13. Chagaik Arboretum

Chagaik Arboretum in all direction seems to a be perfect patch to rest and relax, on shaded area, some of which are set under hundred year old trees. Even more gracious, is there are no charges. Among the highlights at Chagaik Arboretum include its plenitude of birds from the adjoining Mau Forest Reserve, its lovely indigenous forest patch, its radiant botanic gardens, riparian and Chagaik Dam.

14. Kereita Forest

The 47 km2 Kereita Forest, also known as Kikuyu Escarpment Forest, marching with the southern end of Aberdare Range and eastern ridge of the Rift Valley, is the paragon of the primeval forests in Kiambu. Among its vast interests, Kereita is also designated as an Important Birding Area and contains at least 120 bird species including: Turacos, shrikes, cuckoos, and the fanciable Abbott’s starling.

15. Arabuko Sokoke Forest Reserve

Arabuko Sokoke Forest Reserve. Image courtesy of Nation Media Group

Covering 420 km2 and marching with Mombasa-Malindi Road from near Kilifi to Gede, the Arabuko-Sokoke Forest is the largest and last surviving fragment of the coastal forests in East Africa. Likewise, it is Kilifi’s most important forest. 6.1 km2 inside the forest is designated as a National Reserve managed by Kenya Wildlife Service as well as a 2 km2 patch taken by National Museums of Kenya principally for the preservation of the historically important Gede Ruins. The bracing beauty of Arabuko-Sokoke Forest Reserve is best enjoyed on walking safaris which take walkers through the motley collection of endemic species of insects, butterflies, birds, rare hard and soft wood trees. It has a meshwork of well-marked walking trails and more than 30 kms of driving track traversing it.

16. Mangea Hills Forest

This tiny 5 km2 acroamatic Mangea Hill Forest (sometimes spelt Mwangea) is an isolated patch within the lowland coastal forests situated just 15 kms west of Arabuko-Sokoke Forest an that’s also listed as an important birding areas. Over 125 species from 41 families were recorded in the Mangea Hills Forest Survey of 2009, with its expected species estimated at about 189. Among the commonest bird species seen here are: Tropical Boubou, Zanzibar Greenbul, African Pied Wagtail and White-throated Bee-eater. “It is one of the coastal forests thought to still harbour a sprinkling population of the Golden-rumped Elephant Shrew.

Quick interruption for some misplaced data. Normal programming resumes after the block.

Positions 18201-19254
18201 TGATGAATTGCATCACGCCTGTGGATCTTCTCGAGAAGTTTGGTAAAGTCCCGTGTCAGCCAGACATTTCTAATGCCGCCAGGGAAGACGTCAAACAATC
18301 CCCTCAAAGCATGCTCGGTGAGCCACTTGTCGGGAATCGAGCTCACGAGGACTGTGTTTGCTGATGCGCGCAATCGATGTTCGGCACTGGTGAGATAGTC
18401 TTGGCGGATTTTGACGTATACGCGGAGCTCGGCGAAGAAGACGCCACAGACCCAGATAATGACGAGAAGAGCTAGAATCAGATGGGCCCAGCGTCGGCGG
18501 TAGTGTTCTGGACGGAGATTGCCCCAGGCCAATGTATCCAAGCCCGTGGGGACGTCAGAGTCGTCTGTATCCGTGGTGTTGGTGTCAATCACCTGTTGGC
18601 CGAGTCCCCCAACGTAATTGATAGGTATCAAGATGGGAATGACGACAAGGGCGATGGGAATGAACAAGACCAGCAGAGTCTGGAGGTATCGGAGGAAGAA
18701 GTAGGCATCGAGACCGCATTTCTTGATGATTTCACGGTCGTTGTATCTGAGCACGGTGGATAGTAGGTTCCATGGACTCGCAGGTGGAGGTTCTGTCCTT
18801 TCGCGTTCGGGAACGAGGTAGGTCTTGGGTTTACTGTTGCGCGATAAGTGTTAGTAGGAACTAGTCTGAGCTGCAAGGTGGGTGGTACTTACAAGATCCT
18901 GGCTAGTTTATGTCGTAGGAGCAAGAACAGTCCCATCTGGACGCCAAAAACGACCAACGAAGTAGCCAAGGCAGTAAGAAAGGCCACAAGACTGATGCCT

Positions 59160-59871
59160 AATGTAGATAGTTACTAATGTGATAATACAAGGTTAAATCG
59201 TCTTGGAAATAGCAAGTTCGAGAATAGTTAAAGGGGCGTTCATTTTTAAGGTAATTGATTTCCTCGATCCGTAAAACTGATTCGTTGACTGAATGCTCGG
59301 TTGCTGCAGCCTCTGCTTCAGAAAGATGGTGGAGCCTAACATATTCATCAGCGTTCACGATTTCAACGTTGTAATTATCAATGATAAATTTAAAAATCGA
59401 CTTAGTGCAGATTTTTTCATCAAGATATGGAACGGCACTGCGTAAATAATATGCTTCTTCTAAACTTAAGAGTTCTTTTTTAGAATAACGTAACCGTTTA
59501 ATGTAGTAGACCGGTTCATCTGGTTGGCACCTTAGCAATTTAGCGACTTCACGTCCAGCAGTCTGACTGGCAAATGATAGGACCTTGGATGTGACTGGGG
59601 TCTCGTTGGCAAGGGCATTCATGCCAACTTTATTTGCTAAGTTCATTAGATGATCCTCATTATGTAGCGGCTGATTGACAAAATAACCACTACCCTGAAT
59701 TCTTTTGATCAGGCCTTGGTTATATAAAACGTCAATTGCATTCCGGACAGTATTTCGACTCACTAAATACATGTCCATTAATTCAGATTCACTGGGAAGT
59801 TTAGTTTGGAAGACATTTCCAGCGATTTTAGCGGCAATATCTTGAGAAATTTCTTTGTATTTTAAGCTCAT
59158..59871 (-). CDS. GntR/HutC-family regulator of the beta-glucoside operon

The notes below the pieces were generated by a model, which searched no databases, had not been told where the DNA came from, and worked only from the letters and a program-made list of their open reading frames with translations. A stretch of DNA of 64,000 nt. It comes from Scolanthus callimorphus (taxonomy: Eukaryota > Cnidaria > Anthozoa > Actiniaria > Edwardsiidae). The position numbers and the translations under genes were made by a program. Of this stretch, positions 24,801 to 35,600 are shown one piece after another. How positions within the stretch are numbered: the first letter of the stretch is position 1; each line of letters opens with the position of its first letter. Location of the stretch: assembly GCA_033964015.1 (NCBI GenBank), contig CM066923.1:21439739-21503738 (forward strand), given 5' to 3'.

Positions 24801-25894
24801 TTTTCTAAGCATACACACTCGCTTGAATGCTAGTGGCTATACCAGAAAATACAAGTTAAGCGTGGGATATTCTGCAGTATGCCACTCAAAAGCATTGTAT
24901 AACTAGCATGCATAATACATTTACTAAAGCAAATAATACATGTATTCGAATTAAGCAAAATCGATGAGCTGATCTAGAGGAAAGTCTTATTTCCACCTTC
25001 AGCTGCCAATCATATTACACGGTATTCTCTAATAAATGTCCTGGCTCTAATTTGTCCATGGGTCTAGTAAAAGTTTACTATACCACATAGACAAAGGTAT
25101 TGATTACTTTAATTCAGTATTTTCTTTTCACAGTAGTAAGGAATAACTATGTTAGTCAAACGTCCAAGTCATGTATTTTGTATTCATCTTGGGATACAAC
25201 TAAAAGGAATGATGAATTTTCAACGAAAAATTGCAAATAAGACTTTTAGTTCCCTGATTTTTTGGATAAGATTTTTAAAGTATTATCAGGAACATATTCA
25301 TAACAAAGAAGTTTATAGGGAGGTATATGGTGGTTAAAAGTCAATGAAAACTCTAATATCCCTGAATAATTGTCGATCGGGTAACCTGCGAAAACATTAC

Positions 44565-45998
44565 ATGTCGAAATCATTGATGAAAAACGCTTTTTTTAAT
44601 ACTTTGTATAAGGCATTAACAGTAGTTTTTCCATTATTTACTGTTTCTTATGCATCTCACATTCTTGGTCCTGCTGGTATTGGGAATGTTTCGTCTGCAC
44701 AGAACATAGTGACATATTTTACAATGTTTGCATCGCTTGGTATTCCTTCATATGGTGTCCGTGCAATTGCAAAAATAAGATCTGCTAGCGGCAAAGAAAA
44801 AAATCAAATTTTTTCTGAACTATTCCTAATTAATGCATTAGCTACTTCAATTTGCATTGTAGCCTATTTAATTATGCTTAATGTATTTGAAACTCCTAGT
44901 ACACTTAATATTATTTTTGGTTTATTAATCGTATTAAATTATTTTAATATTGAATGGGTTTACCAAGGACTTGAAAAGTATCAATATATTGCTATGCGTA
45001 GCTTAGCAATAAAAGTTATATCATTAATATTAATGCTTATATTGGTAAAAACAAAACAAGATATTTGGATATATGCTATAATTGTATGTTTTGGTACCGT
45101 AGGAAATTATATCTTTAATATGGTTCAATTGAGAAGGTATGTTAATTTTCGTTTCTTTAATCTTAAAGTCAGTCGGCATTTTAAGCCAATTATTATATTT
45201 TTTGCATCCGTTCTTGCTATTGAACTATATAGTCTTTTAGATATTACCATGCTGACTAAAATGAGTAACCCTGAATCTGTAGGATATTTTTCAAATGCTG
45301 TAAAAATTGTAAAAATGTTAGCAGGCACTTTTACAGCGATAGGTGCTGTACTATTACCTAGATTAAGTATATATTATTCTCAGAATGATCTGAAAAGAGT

17. Mida Creek

The picture-postcard tidal inlet of Mida Creek, which is lined on either side by mangrove forest, covering 32 km2, is a part of Watamu Marine National Park. Internationally recognized as a sanctuary for shorebirds, with over 200 species, Mida is also a veritable sanctum of beautifully contrasting flora both seaward and landward. The mangrove forest at Mida Creek covers 17 km2 and accounts for 25% of mangrove forests in the Coast Region of Kenya. The tropical-scape of Mida Creek is best enjoyed on local dhow boats and on stand-up puddle boards.

18. Falconry of Kenya

The Falconry of Kenya harbors a respectable assemblage of avifauna to include falcons, eagles, goshawks and owls; among the 41 species found here. Originally established as a snake and bird sanctuary, Falconry later specialized in birds of prey. Today, its main focus is to rehabilitate sick and injured birds. Falconry of Kenya is one of only three such destinations in Kenya, along with the Raptor’s Centre, in Nairobi, and Naivasha Owl Centre, in Naivasha. It is especially worth a visit by birding enthusiasts. “The most exciting of all the night birds being the Barn Owl, which flaps its tail while asleep mimicking a swaying leaf to shroud itself from the enemy”. Caller to Falconry get to view these majestic birds close-up, feed the birds, and assist in helping the birds develop their muscles – as a falconer.  It is found only 3 kms beyond Malindi close to Malindi Police Station.